Wednesday, February 2, 2011

My Favorite Weird Indie Fiction of 2010

Hi, readers. My name is Erin O'Riordan, and I regularly blog at Pagan Spirits. David Weisman has graciously allowed me to write a guest post at Breaking In Before Breaking Down. I present to you condensed reviews of two of the best books I read in 2010, both from small publishing houses and independent authors. Both are a little weird.

1. Punk Minneapolis by Peter Joseph Swanson

It's not exactly a hot tub time machine, but Peter Joseph Swanson's Punk Minneapolis ( Publishing) will take you back to 1989. Forget everything you've seen on I Love the '80s. That's all about corporate yuppie mall stuff that would make Raven, Becky, Sandra, Tope and Bunny Umber want to puke. They're punkers, and their purpose in life is to rock out, drink beer, steal pizza and other essentials and offend the yuppie world. Life isn't all pepperonis and salad bars, though. Strange things are happening, things that seem to center on the crazy nun who stalks the uptown Minneapolis pizza parlor (formerly a hair salon) where Raven, Becky and Sandra work. Is that really her face Raven sees in his second-floor window at night? What is the K-Mart Ouija board trying to say? Are there really space aliens in the walls, as Tope says? Several bizarre accidents and cosmic revelations later, we arrive at the '90s. Punk is dead, and so are some of the characters. Others have moved on to become what they once feared and loathed. Only Raven has remained somewhat true to his artistic ideals, wondering how he can make a novel of the beer-soaked, pizza-greased, Plasmatic chaos that was 1989.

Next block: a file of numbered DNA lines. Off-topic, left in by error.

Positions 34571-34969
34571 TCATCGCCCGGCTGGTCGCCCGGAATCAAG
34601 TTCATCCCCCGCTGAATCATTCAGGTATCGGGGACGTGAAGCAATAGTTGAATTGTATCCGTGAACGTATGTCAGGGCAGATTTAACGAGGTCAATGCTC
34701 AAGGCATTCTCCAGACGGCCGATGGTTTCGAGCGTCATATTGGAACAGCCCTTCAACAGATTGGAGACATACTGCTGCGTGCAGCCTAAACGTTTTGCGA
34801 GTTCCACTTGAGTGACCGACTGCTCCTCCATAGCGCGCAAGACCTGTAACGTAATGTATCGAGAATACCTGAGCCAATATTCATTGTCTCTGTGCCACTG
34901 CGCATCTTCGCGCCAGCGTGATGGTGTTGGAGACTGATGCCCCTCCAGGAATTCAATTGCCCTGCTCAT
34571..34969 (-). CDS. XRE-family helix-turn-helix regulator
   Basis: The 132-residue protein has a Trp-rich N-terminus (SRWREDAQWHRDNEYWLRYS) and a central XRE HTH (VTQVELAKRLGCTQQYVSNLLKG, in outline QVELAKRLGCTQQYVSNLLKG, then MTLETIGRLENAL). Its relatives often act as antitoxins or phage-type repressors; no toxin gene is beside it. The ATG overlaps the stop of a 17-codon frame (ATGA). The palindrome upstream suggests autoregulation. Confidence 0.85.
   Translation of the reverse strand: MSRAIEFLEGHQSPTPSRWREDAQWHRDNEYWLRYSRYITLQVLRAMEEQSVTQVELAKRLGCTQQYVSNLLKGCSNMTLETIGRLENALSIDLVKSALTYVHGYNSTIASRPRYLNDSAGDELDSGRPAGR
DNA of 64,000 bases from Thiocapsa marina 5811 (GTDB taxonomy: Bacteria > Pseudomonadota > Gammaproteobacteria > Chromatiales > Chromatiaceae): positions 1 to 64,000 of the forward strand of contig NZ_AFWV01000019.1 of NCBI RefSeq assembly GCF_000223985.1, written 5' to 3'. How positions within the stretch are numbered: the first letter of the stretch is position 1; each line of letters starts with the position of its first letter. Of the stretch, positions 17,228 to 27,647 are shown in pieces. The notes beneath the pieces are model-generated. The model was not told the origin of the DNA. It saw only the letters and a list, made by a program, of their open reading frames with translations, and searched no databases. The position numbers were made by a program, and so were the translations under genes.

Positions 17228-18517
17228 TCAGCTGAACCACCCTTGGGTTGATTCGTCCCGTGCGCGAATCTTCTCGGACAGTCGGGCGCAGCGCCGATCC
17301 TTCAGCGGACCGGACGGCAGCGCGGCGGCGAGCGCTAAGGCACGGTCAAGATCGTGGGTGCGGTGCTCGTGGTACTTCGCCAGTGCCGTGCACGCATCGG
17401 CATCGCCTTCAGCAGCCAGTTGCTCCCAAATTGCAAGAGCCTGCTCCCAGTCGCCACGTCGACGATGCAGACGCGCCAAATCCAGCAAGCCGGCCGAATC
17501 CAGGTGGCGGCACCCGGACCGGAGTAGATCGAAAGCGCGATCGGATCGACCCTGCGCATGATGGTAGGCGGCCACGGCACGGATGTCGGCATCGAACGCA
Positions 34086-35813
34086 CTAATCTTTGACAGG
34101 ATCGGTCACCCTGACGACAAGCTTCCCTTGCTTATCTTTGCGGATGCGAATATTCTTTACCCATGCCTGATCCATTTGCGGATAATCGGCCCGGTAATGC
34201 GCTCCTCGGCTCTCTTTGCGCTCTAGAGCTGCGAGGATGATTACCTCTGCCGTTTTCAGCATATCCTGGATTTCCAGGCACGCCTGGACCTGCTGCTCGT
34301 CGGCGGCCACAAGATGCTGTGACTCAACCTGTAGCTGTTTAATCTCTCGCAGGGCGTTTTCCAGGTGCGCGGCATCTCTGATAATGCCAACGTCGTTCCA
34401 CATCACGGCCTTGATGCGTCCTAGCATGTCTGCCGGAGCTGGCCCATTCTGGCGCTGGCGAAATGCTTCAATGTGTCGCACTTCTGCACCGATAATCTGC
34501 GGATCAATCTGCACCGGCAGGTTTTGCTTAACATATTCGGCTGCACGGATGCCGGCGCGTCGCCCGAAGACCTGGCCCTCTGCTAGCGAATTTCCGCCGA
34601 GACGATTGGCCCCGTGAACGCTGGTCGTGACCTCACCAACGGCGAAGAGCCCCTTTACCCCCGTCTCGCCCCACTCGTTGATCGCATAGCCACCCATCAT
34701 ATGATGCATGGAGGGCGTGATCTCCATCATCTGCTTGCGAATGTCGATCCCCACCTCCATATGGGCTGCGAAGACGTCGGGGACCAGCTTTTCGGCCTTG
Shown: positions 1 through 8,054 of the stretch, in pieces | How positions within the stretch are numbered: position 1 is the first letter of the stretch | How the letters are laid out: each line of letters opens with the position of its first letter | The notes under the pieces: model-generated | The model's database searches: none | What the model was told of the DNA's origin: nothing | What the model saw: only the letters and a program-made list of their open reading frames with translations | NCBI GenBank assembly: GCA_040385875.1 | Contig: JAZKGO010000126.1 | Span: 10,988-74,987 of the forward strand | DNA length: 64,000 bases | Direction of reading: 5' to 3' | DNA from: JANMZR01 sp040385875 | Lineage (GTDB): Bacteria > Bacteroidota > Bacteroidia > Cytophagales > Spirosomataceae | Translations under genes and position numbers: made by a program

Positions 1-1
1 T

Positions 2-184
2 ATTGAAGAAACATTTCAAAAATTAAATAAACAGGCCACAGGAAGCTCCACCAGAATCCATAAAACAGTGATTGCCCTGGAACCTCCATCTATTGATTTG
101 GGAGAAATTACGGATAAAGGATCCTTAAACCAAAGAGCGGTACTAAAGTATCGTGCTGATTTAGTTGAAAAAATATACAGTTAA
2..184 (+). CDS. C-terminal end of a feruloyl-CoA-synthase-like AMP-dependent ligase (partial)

2. Refracted by Sheila Deeth

Refracted by Sheila Deeth (Gypsy Shadow Publishing) is the kind of book that starts out by making the reader wonder, "What am I reading?" After the first chapter or two, you might think you were in a Christian fiction novel, one that follows child witnesses to Biblical events who tell of miraculous happenings from their own points of view. Soon you begin to realize these characters aren't particularly religious, at least not in any orthodox way. After the third chapter, the narrators aren't quite so innocent anymore, and a bigger picture begins to emerge. Let me give you a hint: this is a work of science fiction, though one that's told in a particularly poetic voice. It evoked a number of associations for me. Let me name just a few so I can attempt to parse out the flavors of this fantastic dish:

~If you read The Prestige by Christopher Priest (or even saw the movie), you can have some idea of the strange, eerie type of science fiction this turns out to be

~If you think back to the horcruxes in the Harry Potter series, and how Lord Voldemort split his soul into pieces, you can imagine the meaning Deeth assigns to the colors of the rainbow

~If you read the anthology She Nailed a Stake Through His Head: Tales of Biblical Terror you can have some idea of the various settings.

That's probably all I can say without spoiling too much.

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